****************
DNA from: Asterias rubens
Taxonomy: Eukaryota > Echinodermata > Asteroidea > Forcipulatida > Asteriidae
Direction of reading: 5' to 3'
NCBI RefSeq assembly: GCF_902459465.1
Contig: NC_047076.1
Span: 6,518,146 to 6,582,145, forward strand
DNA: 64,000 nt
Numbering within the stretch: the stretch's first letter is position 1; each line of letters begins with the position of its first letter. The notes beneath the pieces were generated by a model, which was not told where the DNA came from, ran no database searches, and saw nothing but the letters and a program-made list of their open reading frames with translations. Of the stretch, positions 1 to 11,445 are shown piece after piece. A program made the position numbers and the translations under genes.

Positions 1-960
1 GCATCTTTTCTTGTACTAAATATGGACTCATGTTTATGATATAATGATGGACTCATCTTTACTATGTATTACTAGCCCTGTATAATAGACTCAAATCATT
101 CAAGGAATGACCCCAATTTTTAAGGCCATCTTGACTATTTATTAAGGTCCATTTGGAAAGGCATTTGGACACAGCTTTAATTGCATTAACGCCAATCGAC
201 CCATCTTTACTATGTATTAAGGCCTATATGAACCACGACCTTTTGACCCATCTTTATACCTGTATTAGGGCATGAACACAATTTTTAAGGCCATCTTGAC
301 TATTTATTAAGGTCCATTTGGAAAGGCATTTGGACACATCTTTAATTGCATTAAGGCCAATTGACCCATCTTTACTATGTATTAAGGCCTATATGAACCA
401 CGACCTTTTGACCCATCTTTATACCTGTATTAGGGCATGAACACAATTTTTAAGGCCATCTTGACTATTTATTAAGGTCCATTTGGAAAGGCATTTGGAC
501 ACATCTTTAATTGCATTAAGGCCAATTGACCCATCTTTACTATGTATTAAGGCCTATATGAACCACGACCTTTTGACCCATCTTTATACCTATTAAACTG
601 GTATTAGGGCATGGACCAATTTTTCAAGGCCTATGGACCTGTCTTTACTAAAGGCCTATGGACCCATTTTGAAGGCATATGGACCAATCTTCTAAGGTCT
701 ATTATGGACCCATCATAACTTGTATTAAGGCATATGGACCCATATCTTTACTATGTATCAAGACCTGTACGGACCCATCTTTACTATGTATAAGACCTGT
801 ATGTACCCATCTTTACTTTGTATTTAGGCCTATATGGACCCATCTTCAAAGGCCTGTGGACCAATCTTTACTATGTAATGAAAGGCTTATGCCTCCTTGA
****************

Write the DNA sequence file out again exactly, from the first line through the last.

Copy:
DNA from: Asterias rubens
Taxonomy: Eukaryota > Echinodermata > Asteroidea > Forcipulatida > Asteriidae
Direction of reading: 5' to 3'
NCBI RefSeq assembly: GCF_902459465.1
Contig: NC_047076.1
Span: 6,518,146 to 6,582,145, forward strand
DNA: 64,000 nt
Numbering within the stretch: the stretch's first letter is position 1; each line of letters begins with the position of its first letter. The notes beneath the pieces were generated by a model, which was not told where the DNA came from, ran no database searches, and saw nothing but the letters and a program-made list of their open reading frames with translations. Of the stretch, positions 1 to 11,445 are shown piece after piece. A program made the position numbers and the translations under genes.

Positions 1-960
1 GCATCTTTTCTTGTACTAAATATGGACTCATGTTTATGATATAATGATGGACTCATCTTTACTATGTATTACTAGCCCTGTATAATAGACTCAAATCATT
101 CAAGGAATGACCCCAATTTTTAAGGCCATCTTGACTATTTATTAAGGTCCATTTGGAAAGGCATTTGGACACAGCTTTAATTGCATTAACGCCAATCGAC
201 CCATCTTTACTATGTATTAAGGCCTATATGAACCACGACCTTTTGACCCATCTTTATACCTGTATTAGGGCATGAACACAATTTTTAAGGCCATCTTGAC
301 TATTTATTAAGGTCCATTTGGAAAGGCATTTGGACACATCTTTAATTGCATTAAGGCCAATTGACCCATCTTTACTATGTATTAAGGCCTATATGAACCA
401 CGACCTTTTGACCCATCTTTATACCTGTATTAGGGCATGAACACAATTTTTAAGGCCATCTTGACTATTTATTAAGGTCCATTTGGAAAGGCATTTGGAC
501 ACATCTTTAATTGCATTAAGGCCAATTGACCCATCTTTACTATGTATTAAGGCCTATATGAACCACGACCTTTTGACCCATCTTTATACCTATTAAACTG
601 GTATTAGGGCATGGACCAATTTTTCAAGGCCTATGGACCTGTCTTTACTAAAGGCCTATGGACCCATTTTGAAGGCATATGGACCAATCTTCTAAGGTCT
701 ATTATGGACCCATCATAACTTGTATTAAGGCATATGGACCCATATCTTTACTATGTATCAAGACCTGTACGGACCCATCTTTACTATGTATAAGACCTGT
801 ATGTACCCATCTTTACTTTGTATTTAGGCCTATATGGACCCATCTTCAAAGGCCTGTGGACCAATCTTTACTATGTAATGAAAGGCTTATGCCTCCTTGA